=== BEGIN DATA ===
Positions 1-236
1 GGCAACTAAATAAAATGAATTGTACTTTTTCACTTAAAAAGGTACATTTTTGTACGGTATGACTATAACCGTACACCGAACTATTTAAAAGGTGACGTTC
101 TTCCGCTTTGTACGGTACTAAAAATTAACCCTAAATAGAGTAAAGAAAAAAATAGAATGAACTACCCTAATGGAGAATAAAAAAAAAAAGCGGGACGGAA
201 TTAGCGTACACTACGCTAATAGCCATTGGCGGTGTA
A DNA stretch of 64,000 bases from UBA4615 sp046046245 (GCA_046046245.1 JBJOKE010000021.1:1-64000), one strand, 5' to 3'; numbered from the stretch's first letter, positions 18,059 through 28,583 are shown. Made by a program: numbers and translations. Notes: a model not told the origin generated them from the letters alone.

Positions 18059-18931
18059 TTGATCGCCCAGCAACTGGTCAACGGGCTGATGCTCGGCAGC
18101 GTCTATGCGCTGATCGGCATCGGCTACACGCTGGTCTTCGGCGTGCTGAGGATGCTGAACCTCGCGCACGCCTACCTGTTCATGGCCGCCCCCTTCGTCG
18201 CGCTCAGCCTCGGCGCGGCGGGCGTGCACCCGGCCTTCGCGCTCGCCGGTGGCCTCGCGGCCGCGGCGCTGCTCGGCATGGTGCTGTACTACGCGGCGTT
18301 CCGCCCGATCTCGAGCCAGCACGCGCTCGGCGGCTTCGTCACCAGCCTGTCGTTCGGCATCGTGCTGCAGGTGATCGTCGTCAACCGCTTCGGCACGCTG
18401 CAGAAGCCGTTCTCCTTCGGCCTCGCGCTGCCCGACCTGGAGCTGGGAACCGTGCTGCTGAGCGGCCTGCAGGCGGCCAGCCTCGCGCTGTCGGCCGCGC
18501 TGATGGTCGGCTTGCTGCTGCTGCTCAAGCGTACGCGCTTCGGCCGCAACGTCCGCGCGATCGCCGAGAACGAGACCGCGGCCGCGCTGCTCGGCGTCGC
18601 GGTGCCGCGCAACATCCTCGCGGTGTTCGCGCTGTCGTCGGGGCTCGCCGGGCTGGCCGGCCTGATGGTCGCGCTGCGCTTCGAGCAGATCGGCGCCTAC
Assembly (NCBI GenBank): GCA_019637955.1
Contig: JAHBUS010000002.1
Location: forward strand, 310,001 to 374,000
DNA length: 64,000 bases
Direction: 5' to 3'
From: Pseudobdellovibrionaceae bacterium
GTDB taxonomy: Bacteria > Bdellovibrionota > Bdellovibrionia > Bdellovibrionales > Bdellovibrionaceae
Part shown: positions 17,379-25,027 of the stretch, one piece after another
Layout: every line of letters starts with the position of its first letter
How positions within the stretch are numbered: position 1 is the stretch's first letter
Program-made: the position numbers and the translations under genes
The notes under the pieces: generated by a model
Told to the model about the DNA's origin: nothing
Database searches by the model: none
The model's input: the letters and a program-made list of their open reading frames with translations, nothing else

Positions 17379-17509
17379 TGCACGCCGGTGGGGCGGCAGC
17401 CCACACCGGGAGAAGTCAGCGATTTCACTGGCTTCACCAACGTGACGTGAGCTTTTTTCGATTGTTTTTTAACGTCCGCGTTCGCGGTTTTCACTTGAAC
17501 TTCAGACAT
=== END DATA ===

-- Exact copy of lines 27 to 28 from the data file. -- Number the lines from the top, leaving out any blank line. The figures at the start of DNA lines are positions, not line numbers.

Database searches by the model: none
The model's input: the letters and a program-made list of their open reading frames with translations, nothing else